The National Shakespeare Company, America’s oldest professional touring company, will bring a live performance of the classic comedy “As You Like It” to William Woods University Oct. 29. The performance is part of the President’s Concert & Lecture Series at William Woods and is free and open to the public. The play will be performed at 7:30 p.m. in Cutlip Auditorium of McNutt Campus Center. Co-sponsored by Jesters, the WWU student drama organization, the production is part of the university’s month-long Salute to the Arts.
For many people the thought of a weekend in the country evokes carefree images of absolute bliss, without a worry in sight. For the assorted characters in “As You Like It,” journeying to the Forest of Arden is nothing short of a life-altering experience.
Director Kay Long sees the escape to Arden as crucial for the characters to find out important truths about themselves and their eventual partners.
“Changing your situation very quickly, allows you to see yourself differently,” comments Long. “Having to abandon your everyday habits is very scary and it tests you in many unexpected ways. Often this new experience forces you to use resources you never knew you had, which says a great deal about who you really are,” she continues.
According to Long, Shakespeare’s determination to unearth the characters’ inner strengths and vulnerabilities contributes to the very modern nature of the play. Duke Senior, is banished from the court by his brother, Duke Frederick. Forced into exile, Duke Senior, along with his supporters, make their way to the Forest of Arden.
When his daughter, Rosalind, is also compelled to leave the court, she goes in search of her father, along with her cousin, Celia, and for protection, Touchstone, a clown. Fearing for their safety in the forest, Rosalind dresses as a man and assumes the name, Ganymede. Still in disguise as Ganymede, Rosalind encounters Orlando, who has escaped to the forest to avoid the wrath of his brother, Oliver. The developing relationship between Rosalind, aka Ganymede, and Orlando forms the heart of the play, which being a comedy, ultimately ends in not one, but four marriages.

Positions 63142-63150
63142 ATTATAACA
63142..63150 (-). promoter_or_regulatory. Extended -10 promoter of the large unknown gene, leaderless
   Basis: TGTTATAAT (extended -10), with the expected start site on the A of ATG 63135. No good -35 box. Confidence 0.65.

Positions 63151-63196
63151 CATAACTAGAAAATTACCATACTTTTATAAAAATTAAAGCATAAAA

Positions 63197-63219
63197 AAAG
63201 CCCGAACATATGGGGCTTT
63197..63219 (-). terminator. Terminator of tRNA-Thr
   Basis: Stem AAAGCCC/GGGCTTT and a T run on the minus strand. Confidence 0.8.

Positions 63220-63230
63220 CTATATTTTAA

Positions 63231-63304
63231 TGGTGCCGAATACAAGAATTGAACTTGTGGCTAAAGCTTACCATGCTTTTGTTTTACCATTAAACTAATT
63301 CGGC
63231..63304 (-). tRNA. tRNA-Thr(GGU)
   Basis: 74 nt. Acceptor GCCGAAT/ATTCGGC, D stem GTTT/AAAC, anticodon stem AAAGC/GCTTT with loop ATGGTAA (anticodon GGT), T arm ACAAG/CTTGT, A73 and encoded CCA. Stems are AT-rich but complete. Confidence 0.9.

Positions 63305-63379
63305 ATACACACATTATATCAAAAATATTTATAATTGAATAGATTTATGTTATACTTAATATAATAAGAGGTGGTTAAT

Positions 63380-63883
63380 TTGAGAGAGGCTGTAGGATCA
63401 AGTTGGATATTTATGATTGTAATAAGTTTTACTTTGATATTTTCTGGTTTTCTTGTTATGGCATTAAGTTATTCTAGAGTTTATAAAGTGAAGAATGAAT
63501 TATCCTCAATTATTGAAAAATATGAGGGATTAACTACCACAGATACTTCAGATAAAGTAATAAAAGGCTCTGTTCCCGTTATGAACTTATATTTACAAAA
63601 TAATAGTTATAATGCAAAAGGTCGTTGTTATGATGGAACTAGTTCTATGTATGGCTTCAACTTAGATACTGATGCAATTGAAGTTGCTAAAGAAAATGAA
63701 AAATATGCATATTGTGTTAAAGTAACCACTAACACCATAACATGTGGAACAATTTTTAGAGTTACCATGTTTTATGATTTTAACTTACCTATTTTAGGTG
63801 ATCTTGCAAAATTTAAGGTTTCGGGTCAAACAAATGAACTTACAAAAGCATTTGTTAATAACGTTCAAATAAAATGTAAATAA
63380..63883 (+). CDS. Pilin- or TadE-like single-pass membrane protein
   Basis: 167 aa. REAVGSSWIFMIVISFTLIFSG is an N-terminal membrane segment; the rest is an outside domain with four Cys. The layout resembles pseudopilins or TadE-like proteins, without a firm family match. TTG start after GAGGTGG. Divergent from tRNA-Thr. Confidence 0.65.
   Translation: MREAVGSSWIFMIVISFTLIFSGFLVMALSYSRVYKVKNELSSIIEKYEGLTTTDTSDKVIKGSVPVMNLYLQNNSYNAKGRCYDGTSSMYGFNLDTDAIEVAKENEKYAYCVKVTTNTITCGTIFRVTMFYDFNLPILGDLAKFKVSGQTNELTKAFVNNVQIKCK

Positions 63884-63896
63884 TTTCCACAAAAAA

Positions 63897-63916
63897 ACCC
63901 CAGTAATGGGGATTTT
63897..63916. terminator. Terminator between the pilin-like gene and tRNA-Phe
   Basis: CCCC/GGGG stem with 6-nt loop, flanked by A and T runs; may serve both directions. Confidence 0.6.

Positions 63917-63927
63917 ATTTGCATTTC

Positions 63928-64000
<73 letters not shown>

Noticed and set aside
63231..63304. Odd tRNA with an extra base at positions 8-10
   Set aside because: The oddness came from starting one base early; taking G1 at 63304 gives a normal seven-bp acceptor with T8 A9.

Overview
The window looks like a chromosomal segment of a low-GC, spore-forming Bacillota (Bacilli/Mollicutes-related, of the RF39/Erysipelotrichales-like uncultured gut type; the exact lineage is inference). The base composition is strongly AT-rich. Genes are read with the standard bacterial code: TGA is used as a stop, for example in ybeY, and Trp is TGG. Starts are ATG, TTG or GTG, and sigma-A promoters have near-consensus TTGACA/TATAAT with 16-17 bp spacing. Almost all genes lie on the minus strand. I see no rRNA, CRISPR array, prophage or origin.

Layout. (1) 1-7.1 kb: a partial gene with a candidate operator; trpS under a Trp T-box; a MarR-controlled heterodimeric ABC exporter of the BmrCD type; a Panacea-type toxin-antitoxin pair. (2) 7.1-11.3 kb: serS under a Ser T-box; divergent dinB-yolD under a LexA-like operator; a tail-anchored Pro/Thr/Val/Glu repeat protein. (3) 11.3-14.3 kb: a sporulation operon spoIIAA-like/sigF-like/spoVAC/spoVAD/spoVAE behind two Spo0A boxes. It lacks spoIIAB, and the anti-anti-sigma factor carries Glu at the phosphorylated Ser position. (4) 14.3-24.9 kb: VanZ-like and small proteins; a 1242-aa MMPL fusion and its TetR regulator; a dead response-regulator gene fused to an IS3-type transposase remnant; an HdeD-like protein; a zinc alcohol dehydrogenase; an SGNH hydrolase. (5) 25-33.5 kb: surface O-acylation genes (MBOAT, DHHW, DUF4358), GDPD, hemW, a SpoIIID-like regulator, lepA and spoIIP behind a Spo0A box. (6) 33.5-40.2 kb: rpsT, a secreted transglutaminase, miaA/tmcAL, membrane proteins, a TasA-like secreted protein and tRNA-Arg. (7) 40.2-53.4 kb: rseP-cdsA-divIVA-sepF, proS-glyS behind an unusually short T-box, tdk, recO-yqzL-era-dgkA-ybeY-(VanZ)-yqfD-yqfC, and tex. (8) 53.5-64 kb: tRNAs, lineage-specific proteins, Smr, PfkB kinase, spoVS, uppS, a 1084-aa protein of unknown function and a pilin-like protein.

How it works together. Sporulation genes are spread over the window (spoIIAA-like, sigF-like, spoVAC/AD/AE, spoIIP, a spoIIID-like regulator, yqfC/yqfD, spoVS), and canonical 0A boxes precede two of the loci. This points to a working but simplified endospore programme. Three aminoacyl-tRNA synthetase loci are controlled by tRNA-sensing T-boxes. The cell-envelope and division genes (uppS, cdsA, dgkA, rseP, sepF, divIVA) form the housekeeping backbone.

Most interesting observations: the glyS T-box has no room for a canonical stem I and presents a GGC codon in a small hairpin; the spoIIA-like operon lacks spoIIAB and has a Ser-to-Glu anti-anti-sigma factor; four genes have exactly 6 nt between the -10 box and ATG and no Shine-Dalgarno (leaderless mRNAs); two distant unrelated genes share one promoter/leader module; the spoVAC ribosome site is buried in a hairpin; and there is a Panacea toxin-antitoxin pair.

Shakespeare at WWU—1st add
This is not the first time Long has worked with The National Shakespeare Company, now in its 39th year of touring throughout the country. Last year she directed NSC’s production of “Romeo and Juliet,” which was performed for student audiences throughout New York City.
This season, “As You Like It” is joined by “The Tempest”on tour. Eight actors perform multiple roles in both productions, as they cross the country, offering more than 100 performances between September 2001 and May 2002. The actors, trained as teaching artists, also conduct workshops in many of the communities they visit.
Based in New York City, The National Shakespeare Company is still guided by the same mission that inspired the founders of the company, producer/director Philip Meister and actress Eliane Sulka. Their vision was to create a troupe of classically trained actors, which would bring live classical theatre to diverse audiences, many of which do not have regular access to live performances.
Acting is only one of the functions the cast members perform. Along with the company manager, they load in, focus the lights prior to a performance, and then strike the set and pack up following the show. The set must be easily portable and able to fit into theatres of different type and dimensions.
Long sees the challenges of creating a touring production as a benefit, not hindrance, which allows her to focus on clearly telling the story and requires her to create two very different worlds — the court and the forest– without resorting to extravagance.
“If the audience is engaged and makes the same journey as the actors, then Shakespeare’s words become as meaningful as they were 400 years ago,” she concludes.